Gravitational field strength equation

September 9, 2015


Slide 16


The gravitational field intensity (EG) or (g) is the force on a unit mass at a point in the field.
Since the force (F) on a body of mass m in a gravitational field of a body of mass M = GMm/r2 you can see that the force per unit mass is given by F/m. So:

Gravitational Field Intensity (EG) = (g) = F/m = GM/r2


the units for EG are Nkg-1 or since F = ma, F/m = a and so EG may be expressed in ms-2

Uniform field and radial field

A uniform gravitational field is one where the field lines are always the same distance apart - this is almost exactly true close to the Earth's surface (Figure 1(a)).

However if we move back and look at the planet from a distance the field lines clearly radiate outwards (Figure 1(b)), getting further apart as the distance from the Earth increases.

When viewed from an even greater distance the complete field can be seen (as shown in Figure 1(c)).

Such a field is called a radial field - the field intensity (g) decreasing with distance.

The separation of the field lines gives an indication of the strength of the field if they are close together the field intensity is high and of they are far apart it is low.

Diagram 1(d) shows the distortion of the gravitational field lines by high- density rock. This was most important for the Apollo Moon landings where NASA discovered concentrations of massive rock below the lunar surface. The resulting variation in the gravitational acceleration at that point would have affected the approach of the lunar lander.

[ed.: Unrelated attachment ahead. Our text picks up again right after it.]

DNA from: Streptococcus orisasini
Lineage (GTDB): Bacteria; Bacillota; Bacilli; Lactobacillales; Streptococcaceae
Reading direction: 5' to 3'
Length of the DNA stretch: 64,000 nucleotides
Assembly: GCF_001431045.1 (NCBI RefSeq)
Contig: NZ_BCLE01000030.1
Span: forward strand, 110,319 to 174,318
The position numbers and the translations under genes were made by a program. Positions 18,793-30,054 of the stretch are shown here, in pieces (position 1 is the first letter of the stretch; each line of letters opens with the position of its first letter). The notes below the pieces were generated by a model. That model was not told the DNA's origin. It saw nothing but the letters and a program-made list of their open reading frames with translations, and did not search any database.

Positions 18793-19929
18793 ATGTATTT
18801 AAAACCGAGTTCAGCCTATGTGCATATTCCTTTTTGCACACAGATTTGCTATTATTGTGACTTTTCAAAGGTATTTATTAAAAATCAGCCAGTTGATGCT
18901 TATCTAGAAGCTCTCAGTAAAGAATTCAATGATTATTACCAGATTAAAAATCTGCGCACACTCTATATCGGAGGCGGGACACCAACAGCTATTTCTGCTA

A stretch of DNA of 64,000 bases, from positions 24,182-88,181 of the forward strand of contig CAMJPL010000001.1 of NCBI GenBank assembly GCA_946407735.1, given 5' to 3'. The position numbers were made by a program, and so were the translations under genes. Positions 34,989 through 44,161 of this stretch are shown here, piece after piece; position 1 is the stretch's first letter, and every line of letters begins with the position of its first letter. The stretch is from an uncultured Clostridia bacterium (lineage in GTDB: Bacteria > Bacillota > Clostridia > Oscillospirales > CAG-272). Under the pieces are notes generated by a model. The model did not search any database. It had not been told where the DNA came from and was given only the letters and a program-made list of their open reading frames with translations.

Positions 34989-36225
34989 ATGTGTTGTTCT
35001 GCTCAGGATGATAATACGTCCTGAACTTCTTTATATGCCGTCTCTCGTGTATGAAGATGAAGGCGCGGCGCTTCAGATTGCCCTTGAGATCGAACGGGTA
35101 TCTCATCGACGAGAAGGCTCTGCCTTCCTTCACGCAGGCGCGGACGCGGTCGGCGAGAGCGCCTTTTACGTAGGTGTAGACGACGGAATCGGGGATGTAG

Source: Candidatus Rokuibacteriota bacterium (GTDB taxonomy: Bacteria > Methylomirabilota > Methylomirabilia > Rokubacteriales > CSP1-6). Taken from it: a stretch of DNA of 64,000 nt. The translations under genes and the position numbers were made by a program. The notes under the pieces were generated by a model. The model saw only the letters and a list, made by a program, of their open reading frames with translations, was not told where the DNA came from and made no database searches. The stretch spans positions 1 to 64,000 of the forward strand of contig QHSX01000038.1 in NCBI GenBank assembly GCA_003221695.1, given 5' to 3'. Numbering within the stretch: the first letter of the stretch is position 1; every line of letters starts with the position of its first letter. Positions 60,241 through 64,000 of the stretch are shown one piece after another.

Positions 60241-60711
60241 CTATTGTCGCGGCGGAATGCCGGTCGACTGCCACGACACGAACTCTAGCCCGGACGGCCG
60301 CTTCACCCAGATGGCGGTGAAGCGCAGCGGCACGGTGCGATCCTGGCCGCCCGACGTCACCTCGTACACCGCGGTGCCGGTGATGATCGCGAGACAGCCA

Acceleration of a satellite in orbit and the value of g at that height

The acceleration of a satellite in orbit is equal to the value of the gravitational field at that height. Since g can be expressed as either Nkg-1 or ms-2 you can see that it can be thought of as an acceleration.

Therefore:

g = GM/r2 = a = v2/r for a satellite moving at velocity v in an orbit of radius r.


Example problems
A satellite orbits a planet in an orbit or radius 6x106 m where the gravitational field intensity is 0.3 Nkg-1. (See Figure 2)
Calculate :
(b) the velocity in orbit
(c) the mass of the planet (using G = 6.67x10-11 Nm2kg-2)
(a) centripetal acceleration = g = 0.3 ms-2
(b) velocity in orbit a = v2/r
therefore v = (ar)1/2 = (0.3x6x106)1/2 = 1340 ms-1
(c) Using g = GM/r2 M = gr2/G = 1.6 x 1023 kg

Change in g with height

This is minimal until satellite orbit heights are reached. In fact for a height of some 200 km above the Earth's surface the g value has decreased from 9.8 ms-2 to around 7.5 ms-2.

Comparison between gravitational fields and electric fields

(a) Dependent on BOTH the masses or charges
(b) Proportional to the inverse square of their separation
(c) Gravitational fields are ALWAYS attractive
(d) Electric fields can be attractive or repulsive
(e) Electric fields are affected by the intervening medium
Source: www.schoolphysics.co.uk
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